Trying to right injustices of wronged fan

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The Independent Online

Mark Forrester's campaign for justice is not particularly fashionable. It is only remotely likely that a tabloid newspaper will fund his family and fly him back to Belgium to complete the prison sentence handed down last year when he became the only one of the hundreds of England football fans detained in Brussels during the European Championship finals to be convicted of any offence.

Mark Forrester's campaign for justice is not particularly fashionable. It is only remotely likely that a tabloid newspaper will fund his family and fly him back to Belgium to complete the prison sentence handed down last year when he became the only one of the hundreds of England football fans detained in Brussels during the European Championship finals to be convicted of any offence.

He was labelled a thug by The Sun and, perhaps worse, The Times reported that he had previous convictions for football violence. The Times' subsequent "apology" for this incorrect fact came too late and, as is the way of these things, too small to save Mark's job as a plant hire manager.

A married man of 34, Mark was charged with inciting the English fans to riot the night before the England versus Germany match and of assaulting five riot policemen. The only evidence against him is the statement of a Belgian police spotter, who maintains he saw Mark, who was not dressed distinctively, making inflammatory gestures from the early afternoon. Mark, who travelled to Belgium in a party of eight, including his father, Carl, a local government manager, did not arrive in Brussels from Holland until the early evening and did not leave his hotel until 8 o'clock after watching the France versus Czech Republic match on television.

On the outbreak of trouble in the Grande Place, the police tear-gassed bars and waded indiscriminately into bystanders breaking bones, before corralling hundreds of English (and some Americans and Swedes for good measure) on the pavement. Mark was one of those handcuffed and jailed. Anyone following the British media during Euro 2000 could have been forgiven for thinking England's reputation could not have sunk any lower. But history has shown that, when the yobs are let off the leash in a foreign city, the biggest casualty is usually the truth.

Mark points to the macho statements which emanated from the office of the Mayor of Brussels two days earlier. The mayor made it perfectly clear that he wanted as many English to be detained as possible. As pep talks go, there's no doubt it had the desired effect.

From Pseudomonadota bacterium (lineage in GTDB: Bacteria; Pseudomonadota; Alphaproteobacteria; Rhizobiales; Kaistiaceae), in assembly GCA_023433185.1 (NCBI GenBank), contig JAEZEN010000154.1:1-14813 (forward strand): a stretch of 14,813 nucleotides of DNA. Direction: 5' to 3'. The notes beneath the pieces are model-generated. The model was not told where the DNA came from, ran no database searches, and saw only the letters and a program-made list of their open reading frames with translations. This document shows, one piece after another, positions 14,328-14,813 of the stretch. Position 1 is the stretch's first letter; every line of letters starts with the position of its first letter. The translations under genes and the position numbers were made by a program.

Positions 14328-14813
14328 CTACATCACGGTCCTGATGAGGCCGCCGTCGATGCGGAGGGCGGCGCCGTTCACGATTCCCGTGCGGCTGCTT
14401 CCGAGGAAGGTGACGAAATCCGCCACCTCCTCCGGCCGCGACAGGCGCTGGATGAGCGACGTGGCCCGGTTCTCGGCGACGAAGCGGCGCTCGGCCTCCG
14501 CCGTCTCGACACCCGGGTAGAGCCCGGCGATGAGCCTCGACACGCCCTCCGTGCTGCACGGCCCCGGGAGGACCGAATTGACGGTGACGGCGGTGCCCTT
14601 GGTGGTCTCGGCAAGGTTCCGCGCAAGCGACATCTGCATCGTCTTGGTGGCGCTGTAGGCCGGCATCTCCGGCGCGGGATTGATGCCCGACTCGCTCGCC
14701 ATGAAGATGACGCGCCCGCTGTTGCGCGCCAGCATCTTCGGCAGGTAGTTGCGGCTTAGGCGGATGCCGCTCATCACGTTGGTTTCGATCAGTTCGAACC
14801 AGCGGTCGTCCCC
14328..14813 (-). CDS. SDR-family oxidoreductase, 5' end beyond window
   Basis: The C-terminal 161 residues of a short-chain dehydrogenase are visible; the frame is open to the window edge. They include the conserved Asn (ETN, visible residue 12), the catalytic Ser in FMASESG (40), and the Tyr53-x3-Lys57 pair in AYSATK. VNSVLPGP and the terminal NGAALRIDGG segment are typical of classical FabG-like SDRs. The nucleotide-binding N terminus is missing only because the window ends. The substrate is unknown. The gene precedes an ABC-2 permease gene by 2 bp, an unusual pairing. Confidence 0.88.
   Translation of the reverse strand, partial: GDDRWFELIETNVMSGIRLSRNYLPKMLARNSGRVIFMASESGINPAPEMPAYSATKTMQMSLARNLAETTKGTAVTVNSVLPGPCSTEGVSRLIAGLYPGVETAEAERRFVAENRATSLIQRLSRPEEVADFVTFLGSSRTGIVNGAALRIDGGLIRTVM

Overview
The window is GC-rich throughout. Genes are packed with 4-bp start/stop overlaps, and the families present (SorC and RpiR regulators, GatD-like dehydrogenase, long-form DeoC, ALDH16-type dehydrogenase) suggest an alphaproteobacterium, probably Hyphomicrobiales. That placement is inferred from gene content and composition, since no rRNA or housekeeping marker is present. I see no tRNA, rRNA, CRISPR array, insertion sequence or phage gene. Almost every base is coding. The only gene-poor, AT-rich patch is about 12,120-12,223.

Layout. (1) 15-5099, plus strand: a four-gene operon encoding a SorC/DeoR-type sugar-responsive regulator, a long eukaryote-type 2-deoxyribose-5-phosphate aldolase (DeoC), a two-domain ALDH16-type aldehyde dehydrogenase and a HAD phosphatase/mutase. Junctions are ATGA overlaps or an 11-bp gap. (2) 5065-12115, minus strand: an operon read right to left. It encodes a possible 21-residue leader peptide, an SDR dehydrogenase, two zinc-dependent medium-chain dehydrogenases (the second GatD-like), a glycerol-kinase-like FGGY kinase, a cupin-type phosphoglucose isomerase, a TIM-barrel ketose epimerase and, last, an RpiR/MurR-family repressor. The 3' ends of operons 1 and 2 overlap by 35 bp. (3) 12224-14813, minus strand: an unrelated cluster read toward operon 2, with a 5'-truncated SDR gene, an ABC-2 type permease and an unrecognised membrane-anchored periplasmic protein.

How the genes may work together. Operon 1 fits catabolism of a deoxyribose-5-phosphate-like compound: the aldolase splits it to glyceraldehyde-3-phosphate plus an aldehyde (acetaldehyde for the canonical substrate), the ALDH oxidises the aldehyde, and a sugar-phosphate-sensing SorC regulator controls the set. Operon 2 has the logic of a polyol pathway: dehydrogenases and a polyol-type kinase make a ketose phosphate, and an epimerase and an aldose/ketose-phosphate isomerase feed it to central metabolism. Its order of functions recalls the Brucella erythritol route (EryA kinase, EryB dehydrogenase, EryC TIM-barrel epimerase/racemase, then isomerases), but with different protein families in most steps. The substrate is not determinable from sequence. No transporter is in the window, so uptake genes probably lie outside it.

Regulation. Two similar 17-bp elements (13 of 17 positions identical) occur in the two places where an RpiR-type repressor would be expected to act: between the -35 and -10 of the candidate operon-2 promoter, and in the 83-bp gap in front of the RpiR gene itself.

In order to meet the requirements of the fast-track system, which affords no opportunity to call alibi or witness evidence (or any real evidence at all, it seems) in defence of the charge, Mark was charged with assault and, seven days later, he was fined £350 and sentenced to a year's imprisonment, with six months suspended for three years.

After a month it was realised that the sentence was inappropriate and Mark was released on bail pending a re-trial. The hearing was delayed because the only witness was unavailable and, after much procrastination, the case came before the court again with the interesting observation from the prosecutor, who was aware from the police video of the pictures which depicted Mark well away from the scene of the trouble, that the conviction was unsound and should be quashed.

Despite this, the judge reserved judgment and Mark had to go back again after a further four weeks, only to hear a verdict which flies in the face of the European Convention on Human Rights. The judge ruled that, because the video, which, incidentally, had been conveniently edited, did not conclusively prove that Mark did not commit the offences, the evidence of the sole spotter had to be upheld, despite the fact that it was riddled with inconsistencies. The presumption of innocence apparently does not apply to football supporters.

What are Mark's chances of clearing his name? His front room houses a stack of files and correspondence. The whole climate of the times has been against him. The government pushed through legislation to prevent known hooligans travelling to football abroad and is disinclined to make any serious representations about the behaviour of the Belgian police.

And the Football Association, which acquiesced when Uefa threatened to send the team home, has since suspended Mark's membership of the England Members Club (with the result he was prevented from attending the recent England match at Villa Park, though Aston Villa, the club he supports, had barred him anyway).

However, Mark's MEP, Liz Lynne has raised the case in Strasbourg and lawyer Stephen Jakobi of the charity Fair Trials Abroad is helping, but the Belgians' whole system of justice would lose credibility if evidence were shown to have been tainted.

England's next qualifier is in Athens on 6 June. English fans travelling to Greece for a brief respite from the General Election campaign mustn't expect too much support if any bother arises.

Mark is unlikely to be able to go. He'll probably watch the match on television. That's if three-year-old Lauren is slightly less demanding of her daddy's attention than is her custom around bedtime.

Grahamkelly@btinternet.com

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